Electronics Recycling Asia: A lot of bad acting

Illicit and unsafe activities continue to plague the electronics recycling sector.

November 21, 2014

Recyclers who pride themselves on their resource conservation activities must face a grim reality that illegal and unsafe practices are plaguing the industry, particularly the electronics recycling sector.
The topic of often illegal and environmentally unsound practices occurring throughout the world in the handling of obsolete consumer and office electronics was on the agenda at the Electronics Recycling Asia conference, held in Singapore in mid-November.
What is called the informal recycling sector in developing nations is handling obsolete products generated locally and sometimes acquiring container loads of electronic scrap shipped from North America and Europe. Non-governmental organizations and industry trade groups have widely different conclusions about how much electronic scrap is exported to developing nations, but they agree that unsafe and environmentally unsound practices are a scourge causing widespread harm.
Jim Puckett of the Basel Action Network (BAN) delivered a presentation at the forum and later screened the documentary E-Waste Tragedy. Puckett told delegates, “This is a global problem; it is all of our problem.”
He urged governments around the world to enforce the trans-boundary export regulations contained in the Basel Convention and for the consumer electronics industry to design products without toxic substances. Another BAN goal is to “transform and eliminate the informal sector,” a reference to unregulated and often unsafe dismantling of electronic products that takes place not only in the developing world.
In E-Waste Tragedy, the film’s producers track 16 obsolete appliances in Spain with hidden satellite tracking devices. Although there was no proof that any of the devices was exported, only four made it to one of Spain’s authorized dismantling facilities for products containing refrigerants.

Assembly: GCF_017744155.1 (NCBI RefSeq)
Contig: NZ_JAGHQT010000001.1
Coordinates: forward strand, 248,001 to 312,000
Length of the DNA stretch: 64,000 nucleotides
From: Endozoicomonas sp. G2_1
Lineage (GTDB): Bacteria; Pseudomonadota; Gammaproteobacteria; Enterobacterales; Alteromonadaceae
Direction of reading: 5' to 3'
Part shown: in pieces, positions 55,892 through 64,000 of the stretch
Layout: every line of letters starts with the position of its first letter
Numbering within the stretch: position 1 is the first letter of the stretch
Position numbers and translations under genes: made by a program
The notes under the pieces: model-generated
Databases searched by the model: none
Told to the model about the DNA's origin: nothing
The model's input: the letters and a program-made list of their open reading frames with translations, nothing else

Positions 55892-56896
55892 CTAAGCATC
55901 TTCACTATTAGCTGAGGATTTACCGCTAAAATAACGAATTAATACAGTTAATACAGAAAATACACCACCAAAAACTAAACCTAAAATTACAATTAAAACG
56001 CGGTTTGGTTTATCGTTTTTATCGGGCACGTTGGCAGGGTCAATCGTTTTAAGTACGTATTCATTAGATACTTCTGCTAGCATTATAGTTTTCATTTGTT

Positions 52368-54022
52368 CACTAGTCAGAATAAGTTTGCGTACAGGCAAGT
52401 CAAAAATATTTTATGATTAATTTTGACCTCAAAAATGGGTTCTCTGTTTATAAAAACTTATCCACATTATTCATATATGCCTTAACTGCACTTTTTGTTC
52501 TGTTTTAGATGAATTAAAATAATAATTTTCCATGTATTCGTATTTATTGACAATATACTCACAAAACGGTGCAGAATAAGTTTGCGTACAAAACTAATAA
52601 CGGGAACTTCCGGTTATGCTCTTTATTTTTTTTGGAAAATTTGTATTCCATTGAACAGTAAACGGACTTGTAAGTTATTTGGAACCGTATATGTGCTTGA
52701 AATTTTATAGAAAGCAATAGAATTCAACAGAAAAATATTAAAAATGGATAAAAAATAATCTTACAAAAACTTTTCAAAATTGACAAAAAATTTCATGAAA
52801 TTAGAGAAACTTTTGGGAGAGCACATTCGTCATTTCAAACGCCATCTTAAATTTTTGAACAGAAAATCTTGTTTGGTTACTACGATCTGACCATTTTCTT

For the film, BAN also tracked around 300 shipping containers of what it considered to be non-working electronic scrap leaving the U.S. Pacific Coast. According to BAN, 65 percent of the containers were shipped to Hong Kong, where they can be transloaded and forwarded to informal, unregulated dismantling locations in places like Guiyu, China.
A panel discussion on how to best regulate end-of-life electronics prompted Puckett to comment that in much of the world the laws on the books are sufficient, but enforcement is lacking, as the case of appliances in Spain demonstrates.
Panelist Scott Horne of the Institute of Scrap Recycling Industries Inc. (ISRI), Washington, stated, “Do not make laws if you’re not going to enforce them.” Illegal activity is proving to be too profitable and too low-risk, he added. “We’ve got to root out these bad actors.”
Panelist Steve Skurnac of Sims Recycling Solutions, Oxford, United Kingdom, said systems that lead to safe and environmentally sound practices are those that are developed after gathering information from throughout the supply chain. National or state systems need to “get stakeholder input or you’re doomed to failure,” said Skurnac.
Electronics Recycling Asia was organized by Switzerland-based ICM Ag and held at the Shangri-La Hotel Singapore Nov. 11-14.